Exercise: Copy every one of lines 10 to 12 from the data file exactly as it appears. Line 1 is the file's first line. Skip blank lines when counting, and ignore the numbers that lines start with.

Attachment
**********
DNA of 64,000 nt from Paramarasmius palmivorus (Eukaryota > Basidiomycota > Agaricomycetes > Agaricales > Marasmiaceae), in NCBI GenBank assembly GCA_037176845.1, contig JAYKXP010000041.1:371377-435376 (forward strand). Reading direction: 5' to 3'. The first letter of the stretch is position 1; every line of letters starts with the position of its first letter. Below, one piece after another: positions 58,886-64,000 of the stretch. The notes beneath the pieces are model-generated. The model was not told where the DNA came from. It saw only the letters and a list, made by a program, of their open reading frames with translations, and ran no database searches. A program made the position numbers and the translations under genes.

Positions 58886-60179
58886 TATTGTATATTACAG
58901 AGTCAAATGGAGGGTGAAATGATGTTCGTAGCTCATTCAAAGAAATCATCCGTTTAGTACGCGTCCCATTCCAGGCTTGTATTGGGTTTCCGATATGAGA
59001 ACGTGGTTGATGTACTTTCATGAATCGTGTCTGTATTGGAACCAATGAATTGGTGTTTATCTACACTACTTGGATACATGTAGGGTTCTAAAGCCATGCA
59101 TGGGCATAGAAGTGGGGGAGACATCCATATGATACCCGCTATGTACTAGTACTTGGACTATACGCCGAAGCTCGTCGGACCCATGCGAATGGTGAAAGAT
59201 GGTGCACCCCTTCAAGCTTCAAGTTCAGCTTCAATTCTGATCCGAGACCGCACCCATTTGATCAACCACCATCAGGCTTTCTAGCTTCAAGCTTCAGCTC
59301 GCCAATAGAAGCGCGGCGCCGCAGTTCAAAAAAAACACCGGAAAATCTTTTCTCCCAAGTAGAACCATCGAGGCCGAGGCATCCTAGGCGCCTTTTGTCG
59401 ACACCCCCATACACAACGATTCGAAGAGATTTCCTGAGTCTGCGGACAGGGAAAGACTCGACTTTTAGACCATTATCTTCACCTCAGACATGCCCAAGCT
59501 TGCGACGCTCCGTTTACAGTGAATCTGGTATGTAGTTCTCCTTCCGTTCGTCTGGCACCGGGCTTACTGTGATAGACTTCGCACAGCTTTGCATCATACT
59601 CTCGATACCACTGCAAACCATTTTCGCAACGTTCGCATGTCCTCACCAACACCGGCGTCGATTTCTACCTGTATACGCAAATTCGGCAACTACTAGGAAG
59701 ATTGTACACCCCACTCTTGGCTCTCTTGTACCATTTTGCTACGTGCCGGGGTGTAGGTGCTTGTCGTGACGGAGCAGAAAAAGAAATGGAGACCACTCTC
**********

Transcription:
59501 TGCGACGCTCCGTTTACAGTGAATCTGGTATGTAGTTCTCCTTCCGTTCGTCTGGCACCGGGCTTACTGTGATAGACTTCGCACAGCTTTGCATCATACT
59601 CTCGATACCACTGCAAACCATTTTCGCAACGTTCGCATGTCCTCACCAACACCGGCGTCGATTTCTACCTGTATACGCAAATTCGGCAACTACTAGGAAG
59701 ATTGTACACCCCACTCTTGGCTCTCTTGTACCATTTTGCTACGTGCCGGGGTGTAGGTGCTTGTCGTGACGGAGCAGAAAAAGAAATGGAGACCACTCTC